The San Francisco 49ers will be interviewing Atlanta Falcons offensive coordinator Kyle Shanahan on Friday, the second of their head coaching interviews. Shanahan is reportedly hoping to land the Broncos job, but clearly he is willing to consider other options.
Shanahan has had a great 2016 season with the Falcons offense, but he has had a bit of a bumpy career at times. Early in his career there were suggestions of nepotism. He got his start as a grad assistant at UCLA, and then after two years as offensive quality control coordinator in Tampa Bay, he joined Gary Kubiak’s coaching staff four four seasons. He served as wide receivers coach and quarterbacks coach one season apiece, and then two seasons as offensive coordinator. Kubiak had served as offensive coordinator for Mike Shanahan in Denver.
Following his time in Houston, Kyle joined his dad’s staff in Washington as offensive coordinator. He served there from 2010 to 2013 and left when his dad was fired. He served as Cleveland Browns offensive coordinator for a year, but left abruptly with some complaints about front office meddling. He joined Dan Quinn’s staff in Atlanta in 2015.
I decided to check in with two of our bloggers to get thoughts on Kyle Shanahan’s recent career. First up, I spoke with Chris Pokorny of Dawgs By Nature. I was curious what Shanahan was able to do in Cleveland, and what happened that led to Shanahan’s departure after only one year.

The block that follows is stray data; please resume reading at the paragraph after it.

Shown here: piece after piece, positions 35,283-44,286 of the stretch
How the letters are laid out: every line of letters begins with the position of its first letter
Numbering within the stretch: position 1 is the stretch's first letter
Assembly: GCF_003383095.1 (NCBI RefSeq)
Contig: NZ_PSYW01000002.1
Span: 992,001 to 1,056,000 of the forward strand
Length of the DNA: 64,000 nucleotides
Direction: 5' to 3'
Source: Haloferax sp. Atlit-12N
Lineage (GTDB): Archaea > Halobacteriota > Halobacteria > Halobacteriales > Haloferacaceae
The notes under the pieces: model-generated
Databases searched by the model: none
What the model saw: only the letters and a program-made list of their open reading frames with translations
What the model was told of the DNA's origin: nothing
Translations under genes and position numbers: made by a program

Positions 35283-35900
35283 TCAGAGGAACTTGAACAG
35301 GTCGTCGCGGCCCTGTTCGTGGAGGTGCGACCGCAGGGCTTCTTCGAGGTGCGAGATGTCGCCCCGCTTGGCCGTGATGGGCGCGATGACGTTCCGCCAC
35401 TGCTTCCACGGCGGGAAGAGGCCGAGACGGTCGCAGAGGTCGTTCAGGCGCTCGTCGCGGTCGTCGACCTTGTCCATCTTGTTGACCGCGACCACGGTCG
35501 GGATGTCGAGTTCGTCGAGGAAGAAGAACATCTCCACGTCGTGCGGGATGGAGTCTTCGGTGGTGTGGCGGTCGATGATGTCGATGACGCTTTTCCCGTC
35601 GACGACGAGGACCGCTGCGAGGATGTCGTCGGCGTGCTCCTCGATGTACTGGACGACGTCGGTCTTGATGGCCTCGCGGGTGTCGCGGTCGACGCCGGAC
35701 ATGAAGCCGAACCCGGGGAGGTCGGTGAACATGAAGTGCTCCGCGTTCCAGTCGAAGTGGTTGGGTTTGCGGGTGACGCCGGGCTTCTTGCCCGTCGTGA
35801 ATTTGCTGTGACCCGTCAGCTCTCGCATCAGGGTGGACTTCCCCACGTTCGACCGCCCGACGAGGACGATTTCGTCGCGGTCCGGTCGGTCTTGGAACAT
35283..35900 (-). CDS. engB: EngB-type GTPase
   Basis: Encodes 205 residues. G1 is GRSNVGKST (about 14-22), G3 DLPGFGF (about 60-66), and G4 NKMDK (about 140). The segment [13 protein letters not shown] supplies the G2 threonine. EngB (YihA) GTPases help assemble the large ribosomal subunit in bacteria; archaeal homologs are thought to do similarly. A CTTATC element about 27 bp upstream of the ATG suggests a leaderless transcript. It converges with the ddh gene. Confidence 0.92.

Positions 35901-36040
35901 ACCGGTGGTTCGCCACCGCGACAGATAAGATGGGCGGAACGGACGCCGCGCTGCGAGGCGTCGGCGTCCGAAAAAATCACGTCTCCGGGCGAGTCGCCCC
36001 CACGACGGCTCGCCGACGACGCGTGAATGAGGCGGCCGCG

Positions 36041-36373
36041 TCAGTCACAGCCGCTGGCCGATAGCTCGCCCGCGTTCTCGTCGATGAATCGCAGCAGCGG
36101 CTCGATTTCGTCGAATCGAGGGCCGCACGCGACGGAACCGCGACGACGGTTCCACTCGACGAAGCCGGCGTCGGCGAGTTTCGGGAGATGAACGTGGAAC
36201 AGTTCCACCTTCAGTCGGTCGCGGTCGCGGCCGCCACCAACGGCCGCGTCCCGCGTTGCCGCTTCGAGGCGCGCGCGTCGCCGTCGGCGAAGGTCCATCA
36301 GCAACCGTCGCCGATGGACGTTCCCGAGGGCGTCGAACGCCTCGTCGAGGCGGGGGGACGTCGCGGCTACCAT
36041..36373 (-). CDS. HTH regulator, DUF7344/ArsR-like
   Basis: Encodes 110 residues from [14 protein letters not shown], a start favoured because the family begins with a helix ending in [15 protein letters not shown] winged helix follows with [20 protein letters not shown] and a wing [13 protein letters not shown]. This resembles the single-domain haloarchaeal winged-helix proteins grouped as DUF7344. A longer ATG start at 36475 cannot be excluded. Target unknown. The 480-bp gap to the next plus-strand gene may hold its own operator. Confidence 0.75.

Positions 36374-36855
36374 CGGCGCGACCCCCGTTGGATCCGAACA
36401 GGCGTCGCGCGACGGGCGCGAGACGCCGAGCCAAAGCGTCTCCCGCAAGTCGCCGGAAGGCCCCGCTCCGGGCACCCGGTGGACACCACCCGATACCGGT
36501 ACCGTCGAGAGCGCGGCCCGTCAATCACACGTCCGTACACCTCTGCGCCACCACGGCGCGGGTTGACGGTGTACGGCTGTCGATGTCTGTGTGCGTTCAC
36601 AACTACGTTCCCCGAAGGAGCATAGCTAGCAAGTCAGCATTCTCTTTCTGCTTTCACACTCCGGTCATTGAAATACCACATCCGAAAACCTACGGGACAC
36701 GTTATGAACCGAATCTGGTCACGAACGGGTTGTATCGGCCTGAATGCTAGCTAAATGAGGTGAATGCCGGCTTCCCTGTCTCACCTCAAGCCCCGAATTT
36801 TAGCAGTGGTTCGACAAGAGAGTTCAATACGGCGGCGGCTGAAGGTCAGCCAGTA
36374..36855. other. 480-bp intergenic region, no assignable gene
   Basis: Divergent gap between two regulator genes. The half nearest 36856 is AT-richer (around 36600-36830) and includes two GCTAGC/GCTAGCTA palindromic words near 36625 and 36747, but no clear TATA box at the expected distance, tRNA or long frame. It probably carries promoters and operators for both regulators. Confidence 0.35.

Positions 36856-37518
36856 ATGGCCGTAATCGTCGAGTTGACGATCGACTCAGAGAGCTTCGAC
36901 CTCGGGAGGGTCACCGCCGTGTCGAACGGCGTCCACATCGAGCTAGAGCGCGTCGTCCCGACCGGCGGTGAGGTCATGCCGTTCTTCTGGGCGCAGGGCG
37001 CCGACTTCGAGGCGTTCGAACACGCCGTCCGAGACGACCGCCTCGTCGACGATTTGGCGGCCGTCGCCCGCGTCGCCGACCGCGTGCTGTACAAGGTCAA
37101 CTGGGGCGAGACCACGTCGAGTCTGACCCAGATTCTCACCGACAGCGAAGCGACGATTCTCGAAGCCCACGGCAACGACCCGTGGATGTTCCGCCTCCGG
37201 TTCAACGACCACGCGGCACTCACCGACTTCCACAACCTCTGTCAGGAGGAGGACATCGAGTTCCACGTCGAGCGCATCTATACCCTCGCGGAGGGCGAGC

My perception is that Kyle Shanahan is a very good play-caller and implementer of the zone-blocking run scheme when the right talent is already in place. However, if the talent isn't there (i.e. a key player gets injured), he is poor at finding ways to accommodate for the drop off in talent. For example, in his season as the Browns' offensive coordinator, our running game was fantastic for the first four or five games. When center Alex Mack suffered a season-ending injury, our running game suddenly performed like the worst in the NFL for the rest of the season. I get that Mack was an important player, but isn't there something Shanahan could've coached up to not have such a drastic decline for the final 10-11 games?
There was also a bizarre storyline about him putting together a 32-point PowerPoint presentation to former head coach Mike Pettine about why he wanted to be let out of his contract. That came after Johnny Manziel's first season, so maybe he was just so turned off to the thought of coaching him another year (and in hindsight, I don't blame him). However, given the stories we heard from his Washington days, I'd chalk it more up to him just not getting along with others the best.
I followed that up by talking with Jeanna Thomas from The Falcoholic. Obviously the Falcons are slightly happier with how things have turned out with Shanahan. She offered up this on his strengths and weaknesses.
Shanahan's weakness is probably his emotional intelligence, which, after Chip, may make the 49ers a little wary. He had a lot of conflict with the receivers in particular in his first season in Atlanta. I will say, though, he seems to have resolved that this season. The players have really grown to respect him, and I think those relationships are a lot healthier this season.
His biggest strengths, in my opinion, are his abilities to anticipate and adjust to defenses and his creativity. He has developed a comprehensive understanding of how to best feature the receiving talent Atlanta has to exploit defensive weaknesses, and his adjustments have been solid this season.
One interesting thing about Shanahan is that he can be abrupt as hell. I think he hates talking to the media, which I don't really hold against him. If you get him talking about his offense, though, he's really engaging and it's clear he's brilliant. I actually have really enjoyed covering him and I'll be disappointed when he leaves. He'd be a great choice for the Niners.